I passed the young mother several times in the grocery store as we both weaved our way up and down the aisles. She was dressed nicely -- she must have gotten off work, grabbed the kids from daycare and had to hit the store before heading home.
She was tired -- I could tell by the way her face and shoulders drooped. As I maneuvered my basket around hers in the cereal aisle, I could hear her thoughts as she tossed flavored rice cakes into her cart: I'm eating this crap but still can't lose any weight, and no wonder when I don't have any time to exercise, working all day then grocery shopping and dealing with the kids.
A son, probably four, but big for his age, rode sideways in the basket seat. A daughter -- cute little thing with her hair bobbed like her mom's -- I guessed to be around 6 or 7. She was all smiles. Neither of the kids were whiny or bratty, from what I could tell in our brief encounters, just bubbly and full of joy, viewing this trip to the store as an adventure with their mom. They were probably happy to be with her, finally. Time goes by so quickly for adults, but for kids, a day's separation seems like forever.
I love how kids can turn everything into an adventure. I'm not sure I loved it all the time when my kids were little, though, and I don't think this mom appreciated it either. Kids seem to suck the energy right out of you. It's proportional -- they become happy and energetic while you become a crabby zombie. And your crabby-zombie-ness spreads until everyone around you is a crabby zombie.
Sure enough, she was one register over when I was checking out, and by then the little girl was in tears. Maybe I'm being too harsh on the mother -- maybe the little girl, tired from school or daycare and nearing bedtime, became a brat and kept asking for something even after her mom said no a zillion times.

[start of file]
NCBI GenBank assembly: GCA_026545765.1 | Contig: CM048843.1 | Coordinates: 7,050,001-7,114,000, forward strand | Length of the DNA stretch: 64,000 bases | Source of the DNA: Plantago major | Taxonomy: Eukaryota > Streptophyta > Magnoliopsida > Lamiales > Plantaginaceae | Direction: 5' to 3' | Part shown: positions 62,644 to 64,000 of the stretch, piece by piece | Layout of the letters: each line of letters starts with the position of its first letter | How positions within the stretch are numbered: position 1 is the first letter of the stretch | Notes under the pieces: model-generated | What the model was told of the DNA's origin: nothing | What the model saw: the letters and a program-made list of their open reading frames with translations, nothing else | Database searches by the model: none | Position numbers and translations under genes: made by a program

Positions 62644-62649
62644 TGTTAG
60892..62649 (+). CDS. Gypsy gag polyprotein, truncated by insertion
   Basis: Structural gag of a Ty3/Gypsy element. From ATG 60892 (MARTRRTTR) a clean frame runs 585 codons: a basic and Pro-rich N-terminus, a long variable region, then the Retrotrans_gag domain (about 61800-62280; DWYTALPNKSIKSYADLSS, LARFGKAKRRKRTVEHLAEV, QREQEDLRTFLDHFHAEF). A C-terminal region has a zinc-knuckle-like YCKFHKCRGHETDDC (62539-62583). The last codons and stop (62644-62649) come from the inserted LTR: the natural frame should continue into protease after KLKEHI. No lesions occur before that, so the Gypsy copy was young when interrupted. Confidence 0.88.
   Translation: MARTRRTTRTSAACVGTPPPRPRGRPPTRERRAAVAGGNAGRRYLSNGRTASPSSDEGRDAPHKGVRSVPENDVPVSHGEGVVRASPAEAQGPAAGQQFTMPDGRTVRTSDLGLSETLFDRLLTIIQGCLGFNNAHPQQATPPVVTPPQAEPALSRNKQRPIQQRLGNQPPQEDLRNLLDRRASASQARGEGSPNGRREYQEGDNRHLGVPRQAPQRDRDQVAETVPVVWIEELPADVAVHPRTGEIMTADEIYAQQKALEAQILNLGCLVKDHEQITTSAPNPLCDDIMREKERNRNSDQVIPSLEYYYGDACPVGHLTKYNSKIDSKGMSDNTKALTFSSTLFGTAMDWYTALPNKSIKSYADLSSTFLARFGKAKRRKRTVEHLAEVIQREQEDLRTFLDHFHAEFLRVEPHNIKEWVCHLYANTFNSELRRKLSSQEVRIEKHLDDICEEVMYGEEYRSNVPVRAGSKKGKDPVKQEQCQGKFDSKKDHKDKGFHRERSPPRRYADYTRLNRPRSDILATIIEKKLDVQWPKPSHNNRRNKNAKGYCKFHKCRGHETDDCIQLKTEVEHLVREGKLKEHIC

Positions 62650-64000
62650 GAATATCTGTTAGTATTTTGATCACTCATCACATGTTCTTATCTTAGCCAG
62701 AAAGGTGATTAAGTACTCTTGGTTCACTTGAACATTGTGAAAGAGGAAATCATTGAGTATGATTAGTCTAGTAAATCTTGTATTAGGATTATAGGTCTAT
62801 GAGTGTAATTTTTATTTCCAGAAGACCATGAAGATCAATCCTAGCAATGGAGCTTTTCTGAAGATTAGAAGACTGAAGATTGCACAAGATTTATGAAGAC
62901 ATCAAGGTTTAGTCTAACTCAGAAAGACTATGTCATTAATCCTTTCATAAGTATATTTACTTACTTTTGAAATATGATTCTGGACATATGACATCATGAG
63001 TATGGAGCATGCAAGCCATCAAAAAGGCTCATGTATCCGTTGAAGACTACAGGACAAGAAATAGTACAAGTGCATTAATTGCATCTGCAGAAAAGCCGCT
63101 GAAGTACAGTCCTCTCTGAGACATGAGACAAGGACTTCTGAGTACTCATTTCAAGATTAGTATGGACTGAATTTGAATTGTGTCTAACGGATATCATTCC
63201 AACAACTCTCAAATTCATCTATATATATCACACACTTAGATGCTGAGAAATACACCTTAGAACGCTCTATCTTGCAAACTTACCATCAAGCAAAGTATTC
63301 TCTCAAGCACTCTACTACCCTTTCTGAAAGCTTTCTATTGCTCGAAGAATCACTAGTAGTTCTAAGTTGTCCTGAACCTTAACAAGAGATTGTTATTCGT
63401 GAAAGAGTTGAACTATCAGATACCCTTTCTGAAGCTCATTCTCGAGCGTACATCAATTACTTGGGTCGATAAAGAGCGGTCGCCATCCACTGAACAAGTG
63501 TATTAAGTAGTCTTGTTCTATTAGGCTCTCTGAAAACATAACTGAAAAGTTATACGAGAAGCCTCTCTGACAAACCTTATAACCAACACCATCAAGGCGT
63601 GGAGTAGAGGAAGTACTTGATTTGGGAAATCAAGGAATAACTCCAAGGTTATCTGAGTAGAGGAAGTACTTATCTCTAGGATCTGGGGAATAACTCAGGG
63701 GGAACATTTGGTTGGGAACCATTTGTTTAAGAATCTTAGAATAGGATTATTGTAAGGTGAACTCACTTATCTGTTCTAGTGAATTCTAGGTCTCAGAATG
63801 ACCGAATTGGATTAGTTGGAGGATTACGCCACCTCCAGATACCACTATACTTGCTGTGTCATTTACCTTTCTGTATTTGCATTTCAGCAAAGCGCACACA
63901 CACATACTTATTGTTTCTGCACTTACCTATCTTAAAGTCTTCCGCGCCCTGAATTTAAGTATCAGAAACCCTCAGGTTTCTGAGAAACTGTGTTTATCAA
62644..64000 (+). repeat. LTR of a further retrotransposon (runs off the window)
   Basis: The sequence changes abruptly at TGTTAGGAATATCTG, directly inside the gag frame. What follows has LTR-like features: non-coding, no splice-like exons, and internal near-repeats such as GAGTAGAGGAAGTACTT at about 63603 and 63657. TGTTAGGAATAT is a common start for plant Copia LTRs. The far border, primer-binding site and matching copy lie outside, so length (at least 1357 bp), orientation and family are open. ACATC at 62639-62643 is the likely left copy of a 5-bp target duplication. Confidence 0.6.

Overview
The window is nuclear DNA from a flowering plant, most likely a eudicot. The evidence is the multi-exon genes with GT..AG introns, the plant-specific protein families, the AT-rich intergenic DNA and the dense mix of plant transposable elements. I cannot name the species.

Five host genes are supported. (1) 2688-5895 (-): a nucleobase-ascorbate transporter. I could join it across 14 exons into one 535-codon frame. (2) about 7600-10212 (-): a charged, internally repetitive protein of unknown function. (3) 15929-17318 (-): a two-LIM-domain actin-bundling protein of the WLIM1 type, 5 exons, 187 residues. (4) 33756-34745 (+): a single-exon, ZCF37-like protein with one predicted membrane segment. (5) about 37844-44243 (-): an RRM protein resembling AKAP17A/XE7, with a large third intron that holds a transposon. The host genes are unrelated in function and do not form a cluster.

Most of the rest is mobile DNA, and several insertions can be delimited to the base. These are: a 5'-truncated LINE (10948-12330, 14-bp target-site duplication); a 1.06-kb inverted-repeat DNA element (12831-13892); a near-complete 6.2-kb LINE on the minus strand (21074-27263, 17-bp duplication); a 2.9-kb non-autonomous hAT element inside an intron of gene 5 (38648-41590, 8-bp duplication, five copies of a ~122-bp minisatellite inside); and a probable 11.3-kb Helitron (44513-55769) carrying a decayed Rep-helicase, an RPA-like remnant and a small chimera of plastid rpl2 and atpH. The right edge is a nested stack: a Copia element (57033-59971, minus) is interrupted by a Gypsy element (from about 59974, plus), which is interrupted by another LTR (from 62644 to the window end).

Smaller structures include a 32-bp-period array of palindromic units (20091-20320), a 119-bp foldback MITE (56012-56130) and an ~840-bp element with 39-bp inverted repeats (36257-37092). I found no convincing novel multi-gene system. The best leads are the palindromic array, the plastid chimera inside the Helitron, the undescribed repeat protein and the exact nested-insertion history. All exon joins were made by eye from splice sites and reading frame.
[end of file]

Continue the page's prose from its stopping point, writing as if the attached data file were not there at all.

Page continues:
At first I felt relief that it wasn't me having to deal with paying for my groceries and shooshing a tired child. But then I took another look at those kids, and in their place I saw mine so many years ago and thought of all the shopping trips we'd made together ... some not so fun, but some ... yes, some were lots of fun. And I know I didn't appreciate that time I had with my kids that age, so innocent, so bubbly, so energetic and full of joy.
I wanted to tell the mom to hang on, to keep it in perspective and take it a day at a time. Heck, a minute at a time, if necessary. I wanted to tell her to soak up her kids' joy and sense of adventure instead of letting them zap her energy -- it's possible! -- because before she knows it, those two are going to be grown and she's going to be walking the aisles selecting things she thinks they'll like to eat because they're coming home to visit for a weekend.
And she'll pass a tired mom with two little ones in tow and she'll think, if only I could go back in time. There are a few days I'd like to do over, a few days when instead of spreading my crabby zombie-ness, I'd like to try soaking up their joy and wonder at the world ... if only I had the chance to do some things a little differently ... if only ...
Barbara Shallue writes about her life at http://barbarashallue.typepad.com, shares photos and information about photography at http://barbarashalluephotography.blogspot.com and is contributing editor of http://jobs4autism.com.
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